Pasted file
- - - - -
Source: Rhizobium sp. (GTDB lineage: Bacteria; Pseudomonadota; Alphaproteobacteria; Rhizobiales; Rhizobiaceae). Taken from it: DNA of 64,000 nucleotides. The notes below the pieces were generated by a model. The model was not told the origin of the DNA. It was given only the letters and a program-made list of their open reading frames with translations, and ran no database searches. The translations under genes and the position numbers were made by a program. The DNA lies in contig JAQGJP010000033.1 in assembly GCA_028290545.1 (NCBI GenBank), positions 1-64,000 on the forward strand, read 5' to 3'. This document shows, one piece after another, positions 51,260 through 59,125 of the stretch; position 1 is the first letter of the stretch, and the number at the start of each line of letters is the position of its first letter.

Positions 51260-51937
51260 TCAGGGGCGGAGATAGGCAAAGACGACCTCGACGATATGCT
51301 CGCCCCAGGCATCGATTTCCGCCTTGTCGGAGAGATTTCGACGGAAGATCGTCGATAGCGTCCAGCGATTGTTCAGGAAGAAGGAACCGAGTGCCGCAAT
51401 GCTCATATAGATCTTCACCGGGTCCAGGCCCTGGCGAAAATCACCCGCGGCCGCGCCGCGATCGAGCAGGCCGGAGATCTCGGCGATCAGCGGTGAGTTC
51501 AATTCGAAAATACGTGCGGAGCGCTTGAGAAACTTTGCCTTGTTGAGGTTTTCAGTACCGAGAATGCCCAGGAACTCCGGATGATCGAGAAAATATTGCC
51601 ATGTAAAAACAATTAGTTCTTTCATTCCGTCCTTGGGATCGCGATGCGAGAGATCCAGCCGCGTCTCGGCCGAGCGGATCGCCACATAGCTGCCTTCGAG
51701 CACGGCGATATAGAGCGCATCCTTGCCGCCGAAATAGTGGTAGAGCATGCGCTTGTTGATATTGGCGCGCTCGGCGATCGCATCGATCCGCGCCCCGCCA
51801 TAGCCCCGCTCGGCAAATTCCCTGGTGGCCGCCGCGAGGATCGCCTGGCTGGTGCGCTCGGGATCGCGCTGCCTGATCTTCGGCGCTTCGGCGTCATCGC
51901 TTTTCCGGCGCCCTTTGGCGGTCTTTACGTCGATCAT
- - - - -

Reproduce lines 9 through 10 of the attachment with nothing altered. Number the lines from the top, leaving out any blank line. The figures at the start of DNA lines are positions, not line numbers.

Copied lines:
51801 TAGCCCCGCTCGGCAAATTCCCTGGTGGCCGCCGCGAGGATCGCCTGGCTGGTGCGCTCGGGATCGCGCTGCCTGATCTTCGGCGCTTCGGCGTCATCGC
51901 TTTTCCGGCGCCCTTTGGCGGTCTTTACGTCGATCAT